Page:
Will our children be faced 
with long, boring summer?

Sandra Chapman
Sandra Chapman

In the 1970s when I was a young parent, by this time of the year I would be tearing my hair out wondering how I’d manage full-time work and the school holidays.

I had done some advance planning of course but living in the country was not the same as town living where children could walk to play and sporting events.

Remember the good old days of climbing trees?

Remember the good old days of climbing trees?

It helped that I had a lovely woman who cared for my two boys while I worked, but she, bless her, didn’t drive so lifts had to be arranged and to this day I’m eternally grateful to the women who helped me out.

Some of them became good friends and thankfully I’m still close to two of them. We had a right collection of children amongst us, young men and women now, with children of their own, living in all corners of the world, no doubt wondering themselves how to amuse the young ones during school holidays.

It was around about that time in the 70s that schools in Northern Ireland introduced six weeks of summer holiday school activities to give the children something to do as stories were rife of bored youngsters running the streets and getting up to all sorts of tricks.

Those school programmes became more sport oriented and I’m sure they encouraged lots of them to think about events like the Olympics and Commonwealth Games.

My own children, coming from a sailing family, as they got older, discovered sailing courses at Killyleagh. Seaboard was based in a High School at Strangford Lough and our boys both became accomplished sailors as a result.

So we’ve always been grateful to the staff who ran it even though, by the end of those summer courses, Himself and I were run ragged as the school was an hour and a half’s drive from home.

We spent every summer weekend in a car – driving and Saturdays and Sundays sitting on cold beaches watching those young sailors build memories for the future.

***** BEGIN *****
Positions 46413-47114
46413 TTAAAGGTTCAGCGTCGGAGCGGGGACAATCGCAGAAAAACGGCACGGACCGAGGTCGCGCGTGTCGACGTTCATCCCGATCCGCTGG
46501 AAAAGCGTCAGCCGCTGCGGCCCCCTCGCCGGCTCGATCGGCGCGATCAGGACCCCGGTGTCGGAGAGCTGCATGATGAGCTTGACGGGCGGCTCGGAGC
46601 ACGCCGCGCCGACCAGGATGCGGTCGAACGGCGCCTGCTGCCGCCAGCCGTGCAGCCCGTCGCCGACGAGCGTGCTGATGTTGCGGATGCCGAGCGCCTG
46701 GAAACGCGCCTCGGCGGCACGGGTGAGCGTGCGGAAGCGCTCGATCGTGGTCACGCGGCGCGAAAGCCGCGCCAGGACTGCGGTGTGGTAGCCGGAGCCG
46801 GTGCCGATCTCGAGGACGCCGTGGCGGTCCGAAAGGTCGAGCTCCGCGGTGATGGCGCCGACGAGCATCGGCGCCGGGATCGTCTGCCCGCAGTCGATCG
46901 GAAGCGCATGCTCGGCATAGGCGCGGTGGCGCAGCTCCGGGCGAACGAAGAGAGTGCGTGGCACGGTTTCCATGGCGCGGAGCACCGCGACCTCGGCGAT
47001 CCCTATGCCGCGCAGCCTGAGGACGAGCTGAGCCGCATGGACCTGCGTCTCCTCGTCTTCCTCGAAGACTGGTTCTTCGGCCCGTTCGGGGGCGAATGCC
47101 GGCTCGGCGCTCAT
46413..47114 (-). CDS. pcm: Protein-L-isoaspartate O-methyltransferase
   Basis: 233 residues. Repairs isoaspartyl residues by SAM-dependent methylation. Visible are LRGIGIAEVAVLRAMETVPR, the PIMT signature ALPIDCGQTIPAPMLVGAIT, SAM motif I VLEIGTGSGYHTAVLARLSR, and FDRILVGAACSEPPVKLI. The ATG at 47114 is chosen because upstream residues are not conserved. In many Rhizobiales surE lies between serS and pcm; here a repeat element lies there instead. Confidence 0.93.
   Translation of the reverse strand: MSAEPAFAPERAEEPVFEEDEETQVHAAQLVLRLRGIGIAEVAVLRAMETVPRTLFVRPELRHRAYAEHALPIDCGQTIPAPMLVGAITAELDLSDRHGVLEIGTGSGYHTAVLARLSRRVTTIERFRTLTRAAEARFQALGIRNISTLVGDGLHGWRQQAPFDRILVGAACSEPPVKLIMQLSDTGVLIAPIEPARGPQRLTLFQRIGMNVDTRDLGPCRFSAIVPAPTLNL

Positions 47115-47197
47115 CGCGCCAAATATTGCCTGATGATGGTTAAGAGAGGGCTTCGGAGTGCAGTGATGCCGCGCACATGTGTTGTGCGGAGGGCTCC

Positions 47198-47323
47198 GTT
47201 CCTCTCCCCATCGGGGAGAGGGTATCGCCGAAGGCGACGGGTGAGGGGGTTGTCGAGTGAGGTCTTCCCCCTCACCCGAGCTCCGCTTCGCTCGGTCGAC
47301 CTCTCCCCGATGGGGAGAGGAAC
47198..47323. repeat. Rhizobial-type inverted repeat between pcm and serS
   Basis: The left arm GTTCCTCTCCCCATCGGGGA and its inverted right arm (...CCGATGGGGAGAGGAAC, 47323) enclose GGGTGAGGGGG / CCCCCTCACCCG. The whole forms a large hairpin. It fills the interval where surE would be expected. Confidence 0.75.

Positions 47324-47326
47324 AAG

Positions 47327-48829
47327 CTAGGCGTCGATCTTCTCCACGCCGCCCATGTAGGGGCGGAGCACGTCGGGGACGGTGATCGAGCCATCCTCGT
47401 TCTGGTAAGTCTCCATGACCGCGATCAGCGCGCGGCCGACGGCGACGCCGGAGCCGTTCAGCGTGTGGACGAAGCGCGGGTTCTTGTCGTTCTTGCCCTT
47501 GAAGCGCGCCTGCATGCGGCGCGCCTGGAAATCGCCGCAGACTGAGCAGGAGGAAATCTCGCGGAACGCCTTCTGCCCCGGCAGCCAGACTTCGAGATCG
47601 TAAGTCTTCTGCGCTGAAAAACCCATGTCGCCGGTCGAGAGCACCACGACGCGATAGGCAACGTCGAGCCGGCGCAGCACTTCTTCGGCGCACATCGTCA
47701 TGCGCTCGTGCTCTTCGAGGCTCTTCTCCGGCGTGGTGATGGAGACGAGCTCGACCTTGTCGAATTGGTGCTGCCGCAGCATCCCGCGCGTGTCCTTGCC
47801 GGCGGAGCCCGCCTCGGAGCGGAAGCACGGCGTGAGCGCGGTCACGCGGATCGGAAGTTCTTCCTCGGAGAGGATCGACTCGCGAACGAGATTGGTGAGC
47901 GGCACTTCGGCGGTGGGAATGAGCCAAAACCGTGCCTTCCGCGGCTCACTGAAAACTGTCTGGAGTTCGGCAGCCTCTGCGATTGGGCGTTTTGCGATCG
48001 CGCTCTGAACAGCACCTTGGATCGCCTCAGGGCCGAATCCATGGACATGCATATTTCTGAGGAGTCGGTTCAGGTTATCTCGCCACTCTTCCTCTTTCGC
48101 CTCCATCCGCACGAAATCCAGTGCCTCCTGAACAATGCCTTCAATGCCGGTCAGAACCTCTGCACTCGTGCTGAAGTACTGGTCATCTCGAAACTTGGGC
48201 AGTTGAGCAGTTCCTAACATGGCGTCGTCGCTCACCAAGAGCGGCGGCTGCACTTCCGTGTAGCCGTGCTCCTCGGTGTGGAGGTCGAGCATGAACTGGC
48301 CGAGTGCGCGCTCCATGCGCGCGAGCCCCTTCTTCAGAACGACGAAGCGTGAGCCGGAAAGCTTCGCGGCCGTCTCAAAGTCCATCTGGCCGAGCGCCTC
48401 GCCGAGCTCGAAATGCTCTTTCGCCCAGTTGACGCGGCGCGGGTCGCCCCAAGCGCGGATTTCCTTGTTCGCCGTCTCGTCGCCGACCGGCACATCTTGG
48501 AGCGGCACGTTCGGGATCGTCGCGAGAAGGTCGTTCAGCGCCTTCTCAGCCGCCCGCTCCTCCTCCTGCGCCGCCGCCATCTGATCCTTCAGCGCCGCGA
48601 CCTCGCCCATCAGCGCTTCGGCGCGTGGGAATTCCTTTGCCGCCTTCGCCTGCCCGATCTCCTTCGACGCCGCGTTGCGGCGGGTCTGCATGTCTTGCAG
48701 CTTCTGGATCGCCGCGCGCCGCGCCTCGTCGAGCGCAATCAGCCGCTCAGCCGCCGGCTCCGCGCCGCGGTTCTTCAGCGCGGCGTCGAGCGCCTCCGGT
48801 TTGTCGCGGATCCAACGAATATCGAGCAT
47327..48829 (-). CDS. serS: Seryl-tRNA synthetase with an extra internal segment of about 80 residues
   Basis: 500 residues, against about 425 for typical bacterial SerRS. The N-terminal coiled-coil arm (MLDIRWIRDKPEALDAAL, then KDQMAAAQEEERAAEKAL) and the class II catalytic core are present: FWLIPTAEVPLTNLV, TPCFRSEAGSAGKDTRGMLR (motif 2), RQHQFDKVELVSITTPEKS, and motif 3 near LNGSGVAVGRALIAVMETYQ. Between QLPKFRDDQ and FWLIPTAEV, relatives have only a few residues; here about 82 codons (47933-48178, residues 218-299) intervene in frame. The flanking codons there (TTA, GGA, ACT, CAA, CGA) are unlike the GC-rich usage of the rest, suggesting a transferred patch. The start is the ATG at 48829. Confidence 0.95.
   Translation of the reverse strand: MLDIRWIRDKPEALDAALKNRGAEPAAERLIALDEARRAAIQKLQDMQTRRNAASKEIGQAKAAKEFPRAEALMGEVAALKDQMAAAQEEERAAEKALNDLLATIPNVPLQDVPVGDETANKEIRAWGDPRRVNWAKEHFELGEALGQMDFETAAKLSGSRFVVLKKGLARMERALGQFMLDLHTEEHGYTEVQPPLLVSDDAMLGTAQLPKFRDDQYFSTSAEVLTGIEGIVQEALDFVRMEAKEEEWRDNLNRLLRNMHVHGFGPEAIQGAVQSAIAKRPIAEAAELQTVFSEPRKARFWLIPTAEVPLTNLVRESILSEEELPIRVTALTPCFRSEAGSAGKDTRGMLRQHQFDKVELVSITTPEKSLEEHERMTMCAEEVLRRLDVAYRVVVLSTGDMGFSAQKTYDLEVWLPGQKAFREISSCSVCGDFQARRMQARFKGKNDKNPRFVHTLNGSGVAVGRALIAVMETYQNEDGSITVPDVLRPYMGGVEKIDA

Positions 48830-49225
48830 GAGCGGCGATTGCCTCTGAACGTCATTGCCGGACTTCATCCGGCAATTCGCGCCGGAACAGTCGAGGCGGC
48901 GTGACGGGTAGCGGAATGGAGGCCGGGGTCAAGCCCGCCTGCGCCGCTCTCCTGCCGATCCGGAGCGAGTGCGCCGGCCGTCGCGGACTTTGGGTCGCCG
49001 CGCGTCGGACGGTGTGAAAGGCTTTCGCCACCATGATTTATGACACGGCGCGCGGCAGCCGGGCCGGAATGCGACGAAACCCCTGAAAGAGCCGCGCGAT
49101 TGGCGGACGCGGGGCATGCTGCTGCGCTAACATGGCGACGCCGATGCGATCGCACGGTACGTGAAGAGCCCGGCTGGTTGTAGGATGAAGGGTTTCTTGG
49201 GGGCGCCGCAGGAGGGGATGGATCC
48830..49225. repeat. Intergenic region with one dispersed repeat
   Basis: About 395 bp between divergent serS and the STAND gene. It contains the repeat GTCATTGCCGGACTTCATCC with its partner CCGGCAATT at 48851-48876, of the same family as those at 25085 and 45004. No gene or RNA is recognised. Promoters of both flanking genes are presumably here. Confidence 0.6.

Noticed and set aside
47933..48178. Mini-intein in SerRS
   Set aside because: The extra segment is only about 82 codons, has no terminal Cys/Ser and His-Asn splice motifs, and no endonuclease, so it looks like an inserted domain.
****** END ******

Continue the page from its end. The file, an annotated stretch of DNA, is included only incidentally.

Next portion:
Other parents turned to football, rugby, hockey and netball courses. I have a recollection of some of the many courses being shortened to four weeks – I’m sure it was to save staff from exhaustion.

Maybe schools and clubs were better funded in those days tog allow summer activities though I believe some still have courses for shorter periods. With teachers having to plead and beg for money these days to simply keep going I can understand why so many children are at home and bored now during the summer holidays.

The website Groupon reports research that parents can only keep their children entertained until 1.30pm during a typical day in the summer holidays despite suggesting 13 things for their child to do every week of the holidays.

Keeping them occupied is also expensive says Groupon with parents spending an average of £251 to keep their children occupied over July and August. This figure is being reined in as households face higher prices and interest rates.

With so many parents working it’s not going to be easy to keep children occupied at home.

My generation in the 1950s never had a problem during school holidays. We couldn’t wait to get out of the house after breakfast returning only when we heard our name being called from some distance away because we knew tea would be on the table. The only exception my mother made was we were not allowed to go near the Moyola River without an adult and a rope and we had to stick to the sand banks.

We were never short of food and knew where the blueberries and raspberries were and later the blackberries. Not a tree was left unclimbed and on hot summer nights we were allowed to camp out and make a bonfire.

Today we cannot leave our children unguarded in the countryside and so they’ve turned to technology for amusement. Not the same fun at all.

No wonder they’re so easily bored.